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Short History of the Internet by Bruce Sterling
F&SF Science Column #5

Some thirty years ago, the RAND Corporation, America'sforemost Cold War think-tank, faced a strange strategic problem. Howcould the US authorities successfully communicate after a nuclearwar?

Postnuclear America would need a command-and-controlnetwork, linked from city to city, state to state, base to base. Butno matter how thoroughly that network was armored or protected, itsswitches and wiring would always be vulnerable to the impact ofatomic bombs. A nuclear attack would reduce anyconceivable network to tatters.

And how would the network itself be commanded andcontrolled? Any central authority, any network central citadel,would be an obvious and immediate target for an enemy missile. Thecenter of the network would be the very first place to go.RAND mulled over this grim puzzle in deep military secrecy,and arrived at a daring solution. The RAND proposal (the brainchildof RAND staffer Paul Baran) was made public in 1964. In the firstplace, the network would *have no central authority.* Furthermore,it would be *designed from the beginning to operate whilein tatters.*

The principles were simple. The network itself would beassumed to be unreliable at all times. It would be designed from theget-go to transcend its own unreliability. All the nodes in thenetwork would be equal in status to all other nodes, each node with its ownauthority to originate, pass, and receive messages. Themessages themselves would be divided into packets, each packetseparately addressed. Each packet would begin at some specifiedsource node, and end at some other specified destination node. Eachpacket would wind its way through the network on an individualbasis.

The particular route that the packet took would be unimportant.Only final results would count. Basically, the packet would betossed like a hot potato from node to node to node, more or less in thedirection of its destination, until it ended up in the proper place. If big pieces of the network had been blown away, that simplywouldn't matter; the packets would still stay airborne, lateralledwildly across the field by whatever nodes happened to survive. Thisrather haphazard delivery system might be "inefficient" in the usualsense (especially compared to, say, the telephone system) -- but itwould be extremely rugged.

During the 60s, this intriguing concept of a decentralized,blastproof, packet-switching network was kicked around by RAND,MIT and UCLA. The National Physical Laboratory in Great Britain setup the first test network on these principles in 1968. Shortlyafterward, the Pentagon's Advanced Research Projects Agency decidedto fund a larger, more ambitious project in the USA. The nodes of thenetwork were to be high-speed supercomputers (or what passed forsupercomputers at the time). These were rare and valuable machineswhich were in real need of good solid networking, for the sake ofnational research-and-development projects.

In fall 1969, the first such node was installed in UCLA. ByDecember 1969, there were four nodes on the infant network, whichwas named ARPANET, after its Pentagon sponsor. The four computers could transfer data on dedicated high-speed transmission lines. They could even be programmed remotely from the other nodes. Thanks to ARPANET, scientists and researchers could share one another's computer facilities by long-distance. This was a very handy service, for computer-time was precious in the early '70s. In 1971 there were fifteen nodes in ARPANET; by 1972, thirty-seven nodes. And it was good.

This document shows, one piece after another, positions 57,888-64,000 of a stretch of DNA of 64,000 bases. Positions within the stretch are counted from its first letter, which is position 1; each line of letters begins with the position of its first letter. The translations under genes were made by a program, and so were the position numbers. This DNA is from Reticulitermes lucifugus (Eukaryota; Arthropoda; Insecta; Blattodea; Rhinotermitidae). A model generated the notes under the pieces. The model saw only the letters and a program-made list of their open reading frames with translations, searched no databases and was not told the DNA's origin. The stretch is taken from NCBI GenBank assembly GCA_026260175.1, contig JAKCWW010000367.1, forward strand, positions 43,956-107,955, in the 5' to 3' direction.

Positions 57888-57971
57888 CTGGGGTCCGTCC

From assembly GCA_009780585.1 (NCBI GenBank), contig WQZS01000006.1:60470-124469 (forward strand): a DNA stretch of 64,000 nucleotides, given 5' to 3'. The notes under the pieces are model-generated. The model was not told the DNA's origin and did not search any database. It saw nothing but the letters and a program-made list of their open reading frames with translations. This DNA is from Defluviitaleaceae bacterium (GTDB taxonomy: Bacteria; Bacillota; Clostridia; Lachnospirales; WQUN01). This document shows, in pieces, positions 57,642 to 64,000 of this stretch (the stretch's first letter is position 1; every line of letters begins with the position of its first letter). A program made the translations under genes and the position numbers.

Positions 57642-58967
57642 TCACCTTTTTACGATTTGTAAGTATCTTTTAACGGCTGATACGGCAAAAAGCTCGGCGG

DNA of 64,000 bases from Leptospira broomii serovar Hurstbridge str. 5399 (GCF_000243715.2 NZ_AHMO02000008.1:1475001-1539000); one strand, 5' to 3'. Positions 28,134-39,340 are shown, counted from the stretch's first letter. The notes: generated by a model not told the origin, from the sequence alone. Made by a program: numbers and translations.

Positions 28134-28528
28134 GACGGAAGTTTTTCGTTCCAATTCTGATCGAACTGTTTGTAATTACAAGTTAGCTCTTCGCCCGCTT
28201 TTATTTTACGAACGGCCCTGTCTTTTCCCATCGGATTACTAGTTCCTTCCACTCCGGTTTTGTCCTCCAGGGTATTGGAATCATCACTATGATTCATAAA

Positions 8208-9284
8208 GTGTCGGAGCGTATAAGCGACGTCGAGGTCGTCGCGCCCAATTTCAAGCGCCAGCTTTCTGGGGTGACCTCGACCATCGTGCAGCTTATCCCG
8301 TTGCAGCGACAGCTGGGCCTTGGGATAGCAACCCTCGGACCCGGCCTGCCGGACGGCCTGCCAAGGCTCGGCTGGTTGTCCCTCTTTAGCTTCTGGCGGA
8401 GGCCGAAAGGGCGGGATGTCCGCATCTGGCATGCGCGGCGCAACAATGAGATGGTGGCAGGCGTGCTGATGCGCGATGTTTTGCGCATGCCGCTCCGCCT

By the second year of operation, however, an odd fact becameclear. ARPANET's users had warped the computer-sharing networkinto a dedicated, high-speed, federally subsidized electronic post-office. The main traffic on ARPANET was not long-distance computing.Instead, it was news and personal messages. Researchers were usingARPANET to collaborate on projects, to trade notes on work,and eventually, to downright gossip and schmooze. People had theirown personal user accounts on the ARPANET computers, and theirown personal addresses for electronic mail. Not only were they usingARPANET for person-to-person communication, but they were veryenthusiastic about this particular service -- far more enthusiasticthan they were about long-distance computation. It wasn't long before the invention of the mailing-list, anARPANET broadcasting technique in which an identical message couldbe sent automatically to large numbers of network subscribers.Interestingly, one of the first really big mailing-lists was "SF-LOVERS," for science fiction fans. Discussing science fiction onthe network was not work-related and was frowned upon by manyARPANET computer administrators, but this didn't stop it fromhappening.

Throughout the '70s, ARPA's network grew. Its decentralizedstructure made expansion easy. Unlike standard corporate computernetworks, the ARPA network could accommodate many differentkinds of machine. As long as individual machines could speak thepacket-switching lingua franca of the new, anarchic network, theirbrand-names, and their content, and even their ownership, wereirrelevant.